“To hold aloof from death is to cheat oneself of the profoundest insight into one’s own personal reality.”
Josef Pieper, Death and Immortality
At issue for me is my avoidance behavior. Though in my mind I am convinced that I should think about my death, I really haven’t done it much at all.
One might ask: “what exactly do you mean by ‘think about my death,’ and just what should it accomplish?”
Thinking about my death first of all means truly reckoning with it as the real, and possibly proximate, conclusion of my life on this earth. Sure, any reasonable person assents in the abstract to the truth that he could die at any time. But it seems to me that really reckoning with it is another matter.
This reckoning is not a morbid expectation of dying soon; and it certainly does not mean withdrawing oneself from an intense daily commitment to living life to the full. But it does involve coming to grips with the fact that my life here—in all of its wonderful and surprising aspects—always has the character of being a not-yet, and an on-the-way.
Somehow it is only those who realize the incompleteness and the partiality of life here—which includes that every aspect of life takes its meaning from a bigger picture often remote from our vision—who truly find the fullness, the wholeness this life can have.
This life of mine can and should be molding me, and those around me, into who we are. And this molding will include in it—perhaps in a surprising way—the time and the manner of my death, and the death of my loved ones.
I think I have let myself off the hook from reckoning with my death by telling myself, even subconsciously, that it is not the time yet for such reckoning. Or even, I think I’ve feared that doing such reckoning now would be to tempt fate.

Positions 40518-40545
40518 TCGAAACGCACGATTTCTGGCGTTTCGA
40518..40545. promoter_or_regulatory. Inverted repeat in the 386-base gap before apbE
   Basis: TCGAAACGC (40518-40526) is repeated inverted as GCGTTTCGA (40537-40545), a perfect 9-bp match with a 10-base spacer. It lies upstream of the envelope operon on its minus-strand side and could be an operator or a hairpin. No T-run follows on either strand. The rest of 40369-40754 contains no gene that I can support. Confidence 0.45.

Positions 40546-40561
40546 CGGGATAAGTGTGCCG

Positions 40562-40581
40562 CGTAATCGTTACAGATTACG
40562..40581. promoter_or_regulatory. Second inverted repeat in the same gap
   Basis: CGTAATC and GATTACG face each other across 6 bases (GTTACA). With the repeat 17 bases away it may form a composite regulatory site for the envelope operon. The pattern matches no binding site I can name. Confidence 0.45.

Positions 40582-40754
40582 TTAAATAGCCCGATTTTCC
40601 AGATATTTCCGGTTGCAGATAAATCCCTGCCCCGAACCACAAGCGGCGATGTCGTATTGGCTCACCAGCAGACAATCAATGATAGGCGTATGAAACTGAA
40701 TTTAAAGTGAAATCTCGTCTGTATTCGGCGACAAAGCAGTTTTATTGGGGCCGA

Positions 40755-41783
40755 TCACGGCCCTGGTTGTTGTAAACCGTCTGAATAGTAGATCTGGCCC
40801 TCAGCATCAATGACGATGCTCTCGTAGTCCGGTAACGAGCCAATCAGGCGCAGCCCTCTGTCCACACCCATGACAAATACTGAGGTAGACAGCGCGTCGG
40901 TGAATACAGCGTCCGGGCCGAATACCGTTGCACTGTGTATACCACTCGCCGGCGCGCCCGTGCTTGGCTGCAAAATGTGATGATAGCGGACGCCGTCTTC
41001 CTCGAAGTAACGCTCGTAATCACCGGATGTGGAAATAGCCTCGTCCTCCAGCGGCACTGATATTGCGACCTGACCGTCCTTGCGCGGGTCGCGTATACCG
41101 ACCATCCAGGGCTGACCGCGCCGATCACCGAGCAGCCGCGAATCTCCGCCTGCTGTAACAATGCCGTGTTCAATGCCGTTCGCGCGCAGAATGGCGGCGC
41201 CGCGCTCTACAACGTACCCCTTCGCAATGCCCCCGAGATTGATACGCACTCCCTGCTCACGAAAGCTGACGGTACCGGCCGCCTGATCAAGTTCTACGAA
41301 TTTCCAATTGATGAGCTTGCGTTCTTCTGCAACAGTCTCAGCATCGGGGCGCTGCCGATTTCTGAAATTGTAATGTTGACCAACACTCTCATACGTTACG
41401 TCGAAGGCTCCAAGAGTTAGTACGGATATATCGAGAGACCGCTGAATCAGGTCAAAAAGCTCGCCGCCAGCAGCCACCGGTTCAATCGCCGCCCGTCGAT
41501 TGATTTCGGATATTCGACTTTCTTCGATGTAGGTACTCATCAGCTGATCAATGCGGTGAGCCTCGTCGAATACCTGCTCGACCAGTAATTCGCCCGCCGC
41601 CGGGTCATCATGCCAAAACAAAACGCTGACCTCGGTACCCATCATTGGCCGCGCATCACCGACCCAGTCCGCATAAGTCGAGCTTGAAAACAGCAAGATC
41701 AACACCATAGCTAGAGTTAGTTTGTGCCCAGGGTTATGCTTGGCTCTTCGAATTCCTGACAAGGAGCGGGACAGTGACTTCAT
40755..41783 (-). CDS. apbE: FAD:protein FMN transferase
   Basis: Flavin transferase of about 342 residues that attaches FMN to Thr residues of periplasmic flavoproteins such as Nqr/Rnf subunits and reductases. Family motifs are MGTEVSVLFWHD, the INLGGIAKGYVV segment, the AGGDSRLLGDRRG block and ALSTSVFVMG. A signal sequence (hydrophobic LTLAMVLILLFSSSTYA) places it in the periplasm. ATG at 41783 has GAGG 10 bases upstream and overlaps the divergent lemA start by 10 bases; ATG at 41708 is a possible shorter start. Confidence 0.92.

I am convinced that in this I have been wrong. An inordinate fear has been at work. It is one thing to have a strong desire to live for a goodly length of time. It is another thing to hold back from reckoning with death because of a fear of it.
It seems to me that I owe it to my wife and children, and all my loved ones, to pattern for them a confidence regarding my own death–a confidence born in part from a daily reckoning. In the event of my death—at whatever point in time it comes—the confidence that I have shown now will be a bulwark for them, then.
And even more, this confidence that grows from a proper reckoning now, will transform our day to day life together, in the present.
Josef Pieper (1904-1997) was a German philosopher in the tradition of St. Thomas Aquinas. Many of his works have been translated into English and are still in print, including Leisure the Basis of Culture, Happiness and Contemplation, A Theory of Festivity, and The Four Cardinal Virtues, to name a few.
Photo: When we buried my father, September 2013.
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Husband, father, and professor of Philosophy. LifeCraft springs from one conviction: there is an ancient wisdom about how to live the good life in our homes, with our families; and it is worth our time to hearken to it. Let’s rediscover it together. Learn more.